Nicholas Robinson Analysis

analytical Essay
799 words
799 words

Robinson, Nicholas A. “Fundamental Principles of Law for the Anthropocene?”
Environmental Policy and Law 44.1-2 (2014): 13-27. (Rebecca Poon)

In the article “Fundamental Principles of Law for the Anthropocene?” Nicholas A. Robinson, a scholar in environmental law, guides the audience towards a set of social and legal principles which will likely spark debate among those involved in attempting to create a solid foundation for sustainability in the Anthropocene. This new age calls for a change in the environmental law as old assumptions no longer apply, and current “innovations are now out of date because of the pervasive change that the Anthropocene represents” (Robinson, 13). Robinson outlines events and issues which exemplify the effects …show more content…

In this essay, the author

  • Analyzes robinson's article, "fundamental principles of law for the anthropocene," which outlines the effects of the new age and the way it is changing the earth.
  • Analyzes rojas, david, and sathvik yuki fujiwara. climate politics in the anthropocene and environmentalism beyond nature and culture in brazil.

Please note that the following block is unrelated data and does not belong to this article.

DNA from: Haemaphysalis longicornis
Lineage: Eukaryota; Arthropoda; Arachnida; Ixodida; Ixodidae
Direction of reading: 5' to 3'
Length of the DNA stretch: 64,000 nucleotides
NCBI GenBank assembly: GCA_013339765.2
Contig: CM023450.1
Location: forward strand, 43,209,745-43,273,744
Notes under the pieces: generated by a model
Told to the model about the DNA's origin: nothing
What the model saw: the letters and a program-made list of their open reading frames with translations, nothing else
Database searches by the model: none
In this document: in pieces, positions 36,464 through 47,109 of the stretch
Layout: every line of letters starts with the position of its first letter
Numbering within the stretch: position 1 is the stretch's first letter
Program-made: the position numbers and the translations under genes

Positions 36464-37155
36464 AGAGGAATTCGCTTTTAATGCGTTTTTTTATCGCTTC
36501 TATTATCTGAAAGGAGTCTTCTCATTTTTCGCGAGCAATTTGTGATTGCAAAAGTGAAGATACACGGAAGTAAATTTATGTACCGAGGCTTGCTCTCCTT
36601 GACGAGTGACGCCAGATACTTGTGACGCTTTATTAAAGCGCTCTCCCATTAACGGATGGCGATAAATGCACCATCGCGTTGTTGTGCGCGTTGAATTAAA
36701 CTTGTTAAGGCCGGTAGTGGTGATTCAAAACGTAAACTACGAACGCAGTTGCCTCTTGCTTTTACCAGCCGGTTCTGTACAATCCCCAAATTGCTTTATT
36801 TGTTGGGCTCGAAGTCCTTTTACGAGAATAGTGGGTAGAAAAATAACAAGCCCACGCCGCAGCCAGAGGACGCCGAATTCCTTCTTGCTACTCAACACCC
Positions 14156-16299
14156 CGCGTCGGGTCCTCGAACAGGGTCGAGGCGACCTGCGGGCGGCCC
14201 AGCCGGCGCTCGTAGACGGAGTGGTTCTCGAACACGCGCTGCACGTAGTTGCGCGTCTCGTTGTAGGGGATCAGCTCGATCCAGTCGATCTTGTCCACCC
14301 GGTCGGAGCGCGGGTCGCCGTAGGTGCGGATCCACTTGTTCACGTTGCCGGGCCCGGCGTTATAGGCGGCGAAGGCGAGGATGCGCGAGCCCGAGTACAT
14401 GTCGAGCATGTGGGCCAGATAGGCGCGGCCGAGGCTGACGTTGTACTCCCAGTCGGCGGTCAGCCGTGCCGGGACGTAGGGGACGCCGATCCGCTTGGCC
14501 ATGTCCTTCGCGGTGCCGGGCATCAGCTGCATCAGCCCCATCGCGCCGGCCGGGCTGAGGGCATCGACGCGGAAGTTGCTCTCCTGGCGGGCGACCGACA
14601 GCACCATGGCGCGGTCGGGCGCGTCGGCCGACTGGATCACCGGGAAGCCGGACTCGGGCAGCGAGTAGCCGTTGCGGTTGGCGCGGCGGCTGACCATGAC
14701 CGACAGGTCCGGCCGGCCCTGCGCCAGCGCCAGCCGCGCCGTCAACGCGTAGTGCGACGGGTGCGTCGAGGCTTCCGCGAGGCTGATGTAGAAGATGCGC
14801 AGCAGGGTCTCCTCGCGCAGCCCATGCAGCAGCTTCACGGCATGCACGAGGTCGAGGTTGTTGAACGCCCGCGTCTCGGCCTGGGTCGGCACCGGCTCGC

• Analyzes david rojas' article, "climate politics in the anthropocene and environmentalism beyond nature and culture in brazilian amazonia."
  • Explains wapner's book, "being an environmentalist: decisive uncertainty and the future of american environmentalism."
  • Analyzes how paul wapner defines the future orientation of american environmentalism in the post-nature world by separating the chapter into two parts.

Since the boundary between the natural and human realms no longer exist, the old missions for environmentalists must be redefined under the absence of understanding the new hybrid world, as well as the orientations of environmentalism’s future. Wapner makes his points clear by separating the whole chapter into two parts. First, he describes the concept of political ambiguity, which explains how environmentalists should now see old standards as conflicts to what they will now be working on. The second part argues for a middle path of future environmental policy by which he points out a clear orientation to explore. Wapner provides examples of how “the bright green policy” should be attached with an attraction to technological progress, in addition to suggesting that both human experience and the non-human world should not be completely controlled by sustainable development. Overall, Wapner argues that environmentalism should turn to a middle way between mastery and naturalism where both the well-being of humans and nature should be preserved by sensitizing to wildness. In my research paper, I would further elaborate on this idea with the understanding that this idea is mostly restricted to American

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